When Are We Free? A Conversation With Susan Burns


This month we spoke with Susan Burns, Vice President of Academic Affairs at Clarke University.

Q: When in your life have you not been free?

A: As I ponder the question, I am reminded of the many ways I may take my freedom for granted. Indeed the only example of not being free that comes immediately to mind is connected to a choice I made, and would make again – to be a parent. Becoming a parent means sacrificing your own freedom for the sake of your children. Especially when my children were young, I did not have the freedom to do or say whatever I pleased, or go wherever I desired. Instead, my words and actions were limited, to some extent, by parenthood.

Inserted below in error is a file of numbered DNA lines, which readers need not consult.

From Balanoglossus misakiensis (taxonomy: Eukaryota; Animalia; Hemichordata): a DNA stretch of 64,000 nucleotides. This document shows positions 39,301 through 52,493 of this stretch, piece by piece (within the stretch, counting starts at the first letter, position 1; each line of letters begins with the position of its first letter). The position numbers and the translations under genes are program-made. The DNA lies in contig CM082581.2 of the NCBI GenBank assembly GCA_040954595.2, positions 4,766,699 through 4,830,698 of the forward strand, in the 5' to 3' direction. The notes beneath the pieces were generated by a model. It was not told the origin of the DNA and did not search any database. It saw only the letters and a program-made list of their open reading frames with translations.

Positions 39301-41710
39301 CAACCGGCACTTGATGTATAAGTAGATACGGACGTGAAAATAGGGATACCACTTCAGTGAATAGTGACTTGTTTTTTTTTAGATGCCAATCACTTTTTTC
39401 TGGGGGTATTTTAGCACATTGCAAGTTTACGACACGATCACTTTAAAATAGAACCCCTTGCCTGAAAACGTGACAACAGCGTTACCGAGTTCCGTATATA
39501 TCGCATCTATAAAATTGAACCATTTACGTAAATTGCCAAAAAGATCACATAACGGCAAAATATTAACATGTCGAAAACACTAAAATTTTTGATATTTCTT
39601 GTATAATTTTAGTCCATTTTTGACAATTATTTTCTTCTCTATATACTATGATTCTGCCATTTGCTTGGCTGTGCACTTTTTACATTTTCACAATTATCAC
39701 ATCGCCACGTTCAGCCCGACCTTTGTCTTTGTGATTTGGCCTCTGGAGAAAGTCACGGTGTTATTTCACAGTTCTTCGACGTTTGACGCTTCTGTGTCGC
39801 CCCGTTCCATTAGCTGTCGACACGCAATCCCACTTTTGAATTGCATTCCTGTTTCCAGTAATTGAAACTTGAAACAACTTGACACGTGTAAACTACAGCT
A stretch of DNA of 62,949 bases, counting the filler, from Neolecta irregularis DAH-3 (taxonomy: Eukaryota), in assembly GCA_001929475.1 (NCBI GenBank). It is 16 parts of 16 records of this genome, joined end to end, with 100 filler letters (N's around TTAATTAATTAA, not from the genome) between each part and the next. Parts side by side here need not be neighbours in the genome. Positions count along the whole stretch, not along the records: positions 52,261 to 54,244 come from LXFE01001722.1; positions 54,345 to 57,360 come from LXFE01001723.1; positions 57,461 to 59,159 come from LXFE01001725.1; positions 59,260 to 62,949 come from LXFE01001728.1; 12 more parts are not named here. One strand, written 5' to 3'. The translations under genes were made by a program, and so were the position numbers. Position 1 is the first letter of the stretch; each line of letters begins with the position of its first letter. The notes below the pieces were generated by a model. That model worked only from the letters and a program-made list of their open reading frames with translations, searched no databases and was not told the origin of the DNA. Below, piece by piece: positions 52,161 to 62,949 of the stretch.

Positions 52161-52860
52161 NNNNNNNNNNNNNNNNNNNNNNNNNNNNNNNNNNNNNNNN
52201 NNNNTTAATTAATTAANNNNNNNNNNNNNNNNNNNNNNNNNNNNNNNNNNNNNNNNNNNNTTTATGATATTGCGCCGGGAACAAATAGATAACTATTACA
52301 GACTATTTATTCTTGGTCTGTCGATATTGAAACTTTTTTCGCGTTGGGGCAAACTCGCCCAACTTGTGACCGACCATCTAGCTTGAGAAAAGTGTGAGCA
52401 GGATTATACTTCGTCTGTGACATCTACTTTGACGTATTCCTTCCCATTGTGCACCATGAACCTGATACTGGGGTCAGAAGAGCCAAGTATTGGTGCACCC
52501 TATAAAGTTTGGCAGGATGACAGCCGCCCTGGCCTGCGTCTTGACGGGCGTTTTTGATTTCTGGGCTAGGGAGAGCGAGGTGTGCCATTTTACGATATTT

Q: When have you become free? How did it happen?

I have become free(er) as my children have grown. Certainly, as a parent, you are never completely free – free of worry about their health and safety, free of the responsibility for their upbringing, free from financial responsibilities associated with being a parent; however, in many ways, I have become freer in action and conversation with them as they have aged. As their aging has given me some freedom, they too experience new freedoms as well. I can more freely converse with them about a range of topics, and help prepare them for their own freedom as they move toward adulthood.


Q: If you drew a picture of freedom, what would it look like?

The picture I would draw of freedom is related to an experience I had with my family last summer. We traveled to Virginia Beach, VA, and I experienced and witnessed true freedom. My picture is of me standing on the beach with my husband without the worries of everyday life, watching my kids run into the waves, smiling, laughing, and full of unrestricted joy.